After several countries banned TikTok, Australia became another country to ban the use of TikTok on government devices over security worries.
Prime Minister Anthony Albanese on Monday declared openly a wide prohibition on the app, following consideration by the Home Affairs unit.
As per The Australian, the move was made after concerns were put forward about the ByteDance-owned app using data of the general public to the Chinese Government and this becoming a threat to Western security.
The ban will extend to Victoria state as per The Age newspaper. It also reported that the state government will follow the guidance of the federal government.
Australia becomes another country to ban TikTok from government devices. Several other countries including the United States, Britain, New Zealand, Canada, Belgium and the European Commission have already discontinued the use of TikTok.
Lee Hunter, general manager of TikTok in Australia and New Zealand, said the company is “extremely disappointed by this decision, which, in our view, is driven by politics.”
“Our millions of Australian users deserve a government which makes decisions based upon facts and who treats all businesses fairly, regardless of country of origin,” he said.
Mark Dreyfus, Attorney-General informed that the decision was made from the advice given by the intelligence agencies and would start “as soon as practicable”.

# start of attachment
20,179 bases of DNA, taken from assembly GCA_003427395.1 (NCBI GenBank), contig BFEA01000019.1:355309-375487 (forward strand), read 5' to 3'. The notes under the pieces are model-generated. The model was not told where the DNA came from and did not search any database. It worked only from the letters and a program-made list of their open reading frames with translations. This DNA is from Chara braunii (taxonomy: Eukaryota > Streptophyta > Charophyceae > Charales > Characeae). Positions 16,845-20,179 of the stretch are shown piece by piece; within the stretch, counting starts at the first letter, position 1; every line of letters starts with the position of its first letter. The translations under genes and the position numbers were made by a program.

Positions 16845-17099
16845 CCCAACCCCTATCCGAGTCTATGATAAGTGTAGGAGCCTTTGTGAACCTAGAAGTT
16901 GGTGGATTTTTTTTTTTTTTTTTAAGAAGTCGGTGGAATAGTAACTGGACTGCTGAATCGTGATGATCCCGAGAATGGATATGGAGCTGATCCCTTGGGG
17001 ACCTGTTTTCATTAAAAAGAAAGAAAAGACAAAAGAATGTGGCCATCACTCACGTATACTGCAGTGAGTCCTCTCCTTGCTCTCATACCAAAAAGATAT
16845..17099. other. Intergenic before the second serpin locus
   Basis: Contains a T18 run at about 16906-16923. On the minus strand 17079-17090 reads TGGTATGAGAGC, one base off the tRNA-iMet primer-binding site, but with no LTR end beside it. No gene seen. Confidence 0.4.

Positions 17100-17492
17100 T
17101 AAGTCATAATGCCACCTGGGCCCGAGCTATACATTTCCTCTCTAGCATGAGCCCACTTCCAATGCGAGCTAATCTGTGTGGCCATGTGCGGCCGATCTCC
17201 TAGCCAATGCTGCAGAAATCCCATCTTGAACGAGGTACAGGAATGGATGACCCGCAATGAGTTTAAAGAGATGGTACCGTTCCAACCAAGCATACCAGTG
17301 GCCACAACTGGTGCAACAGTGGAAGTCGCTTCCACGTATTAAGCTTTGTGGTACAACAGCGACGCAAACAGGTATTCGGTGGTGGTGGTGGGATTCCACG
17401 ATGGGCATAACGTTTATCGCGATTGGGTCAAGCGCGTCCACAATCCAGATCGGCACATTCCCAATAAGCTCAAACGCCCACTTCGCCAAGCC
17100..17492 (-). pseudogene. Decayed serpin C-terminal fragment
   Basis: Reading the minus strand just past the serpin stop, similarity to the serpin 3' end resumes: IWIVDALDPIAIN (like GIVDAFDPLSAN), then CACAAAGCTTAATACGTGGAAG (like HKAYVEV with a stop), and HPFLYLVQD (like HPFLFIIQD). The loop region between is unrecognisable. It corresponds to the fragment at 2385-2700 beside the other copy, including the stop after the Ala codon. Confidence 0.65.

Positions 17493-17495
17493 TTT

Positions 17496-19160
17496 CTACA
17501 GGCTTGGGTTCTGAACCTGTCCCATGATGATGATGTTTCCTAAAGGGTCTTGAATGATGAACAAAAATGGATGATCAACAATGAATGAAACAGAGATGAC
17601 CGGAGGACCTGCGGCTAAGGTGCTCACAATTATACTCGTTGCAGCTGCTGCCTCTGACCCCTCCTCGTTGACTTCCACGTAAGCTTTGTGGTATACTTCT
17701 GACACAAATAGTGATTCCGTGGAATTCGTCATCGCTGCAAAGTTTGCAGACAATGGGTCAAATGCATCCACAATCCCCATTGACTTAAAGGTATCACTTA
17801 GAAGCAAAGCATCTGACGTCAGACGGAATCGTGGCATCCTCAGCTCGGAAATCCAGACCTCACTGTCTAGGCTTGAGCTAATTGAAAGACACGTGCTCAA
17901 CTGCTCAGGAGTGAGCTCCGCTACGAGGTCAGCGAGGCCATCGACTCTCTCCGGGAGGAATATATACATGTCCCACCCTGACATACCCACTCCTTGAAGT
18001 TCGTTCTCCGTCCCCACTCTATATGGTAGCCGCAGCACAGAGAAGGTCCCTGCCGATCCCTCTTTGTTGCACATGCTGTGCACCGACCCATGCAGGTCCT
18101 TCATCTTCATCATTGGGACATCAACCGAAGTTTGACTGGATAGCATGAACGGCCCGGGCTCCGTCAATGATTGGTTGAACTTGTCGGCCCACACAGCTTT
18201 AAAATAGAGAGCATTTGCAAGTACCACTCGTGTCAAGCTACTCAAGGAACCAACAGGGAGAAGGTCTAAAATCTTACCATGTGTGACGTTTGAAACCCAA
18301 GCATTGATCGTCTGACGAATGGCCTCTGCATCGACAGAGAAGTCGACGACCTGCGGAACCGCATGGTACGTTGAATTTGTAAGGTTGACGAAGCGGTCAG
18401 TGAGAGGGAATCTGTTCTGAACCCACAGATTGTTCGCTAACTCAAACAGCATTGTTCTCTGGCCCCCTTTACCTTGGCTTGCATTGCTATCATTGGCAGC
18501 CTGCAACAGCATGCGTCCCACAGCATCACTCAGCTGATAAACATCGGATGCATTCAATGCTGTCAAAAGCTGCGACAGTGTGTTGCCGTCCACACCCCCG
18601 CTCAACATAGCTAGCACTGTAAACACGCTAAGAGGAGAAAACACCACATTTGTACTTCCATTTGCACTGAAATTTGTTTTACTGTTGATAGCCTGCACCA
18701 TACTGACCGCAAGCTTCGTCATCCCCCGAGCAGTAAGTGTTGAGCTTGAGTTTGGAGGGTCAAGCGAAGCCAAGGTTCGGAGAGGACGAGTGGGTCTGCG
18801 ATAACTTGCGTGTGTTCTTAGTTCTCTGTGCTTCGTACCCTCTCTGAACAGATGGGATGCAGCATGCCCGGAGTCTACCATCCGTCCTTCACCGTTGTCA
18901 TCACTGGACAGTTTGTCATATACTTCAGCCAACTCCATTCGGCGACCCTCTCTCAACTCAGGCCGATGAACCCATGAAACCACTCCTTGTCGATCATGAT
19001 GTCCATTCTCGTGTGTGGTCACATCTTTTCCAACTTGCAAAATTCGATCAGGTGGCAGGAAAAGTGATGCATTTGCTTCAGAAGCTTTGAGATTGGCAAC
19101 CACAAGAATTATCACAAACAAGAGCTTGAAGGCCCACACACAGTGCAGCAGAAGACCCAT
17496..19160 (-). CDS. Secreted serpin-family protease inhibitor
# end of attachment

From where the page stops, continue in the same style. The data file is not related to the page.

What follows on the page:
He further added that the government would authorize some exemptions on a “case-by-case basis” with “appropriate security mitigations in place”.
An analyst with the Australian Strategic Policy Institute, Fergus Ryan said banning TikTok from official devices was a “no-brainer”. “It’s been clear for years that TikTok user data is accessible in China,” Ryan told AFP.
“Banning the use of the app on government phones is a prudent decision given this fact.” He said Beijing would likely “perceive it as unfair treatment of and discrimination against a Chinese company”.
TikTok on the other hand has denied all the allegations. TikTok said in a statement: “If confirmed, we are extremely disappointed by this decision which, in our view, is driven by politics, not fact.
“We are also disappointed that TikTok, and the millions of Australians who use it, were left to learn of this decision through the media, despite our repeated offers to engage with government constructively about this policy.
“There is no evidence to suggest that TikTok is in any way a security risk to Australians and should not be treated differently to other social media platforms.”
China “has never and will not require companies or individuals to collect or provide data located in a foreign country, in a way that violates local law”, foreign ministry spokesperson Mao Ning said in March.
TikTok has declared such bans were “rooted in xenophobia” while pressing that it is not owned or managed by the Chinese government.